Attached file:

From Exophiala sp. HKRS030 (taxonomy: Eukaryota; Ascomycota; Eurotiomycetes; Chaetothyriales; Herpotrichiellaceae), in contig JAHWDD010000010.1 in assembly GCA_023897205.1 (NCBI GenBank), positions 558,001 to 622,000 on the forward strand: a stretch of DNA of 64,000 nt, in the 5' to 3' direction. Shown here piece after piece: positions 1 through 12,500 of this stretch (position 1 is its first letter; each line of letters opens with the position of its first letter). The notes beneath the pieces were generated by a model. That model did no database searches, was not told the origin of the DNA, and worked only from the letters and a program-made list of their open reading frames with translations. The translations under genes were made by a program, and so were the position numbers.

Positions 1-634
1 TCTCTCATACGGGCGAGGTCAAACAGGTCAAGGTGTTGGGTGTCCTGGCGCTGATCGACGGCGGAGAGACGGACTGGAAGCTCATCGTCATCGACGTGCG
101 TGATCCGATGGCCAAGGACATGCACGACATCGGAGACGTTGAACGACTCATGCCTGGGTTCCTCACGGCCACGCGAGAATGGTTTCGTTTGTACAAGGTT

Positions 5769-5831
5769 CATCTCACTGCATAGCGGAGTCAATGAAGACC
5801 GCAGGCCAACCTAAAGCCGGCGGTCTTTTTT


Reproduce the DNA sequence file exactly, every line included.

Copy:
From Exophiala sp. HKRS030 (taxonomy: Eukaryota; Ascomycota; Eurotiomycetes; Chaetothyriales; Herpotrichiellaceae), in contig JAHWDD010000010.1 in assembly GCA_023897205.1 (NCBI GenBank), positions 558,001 to 622,000 on the forward strand: a stretch of DNA of 64,000 nt, in the 5' to 3' direction. Shown here piece after piece: positions 1 through 12,500 of this stretch (position 1 is its first letter; each line of letters opens with the position of its first letter). The notes beneath the pieces were generated by a model. That model did no database searches, was not told the origin of the DNA, and worked only from the letters and a program-made list of their open reading frames with translations. The translations under genes were made by a program, and so were the position numbers.

Positions 1-634
1 TCTCTCATACGGGCGAGGTCAAACAGGTCAAGGTGTTGGGTGTCCTGGCGCTGATCGACGGCGGAGAGACGGACTGGAAGCTCATCGTCATCGACGTGCG
101 TGATCCGATGGCCAAGGACATGCACGACATCGGAGACGTTGAACGACTCATGCCTGGGTTCCTCACGGCCACGCGAGAATGGTTTCGTTTGTACAAGGTT

Positions 5769-5831
5769 CATCTCACTGCATAGCGGAGTCAATGAAGACC
5801 GCAGGCCAACCTAAAGCCGGCGGTCTTTTTT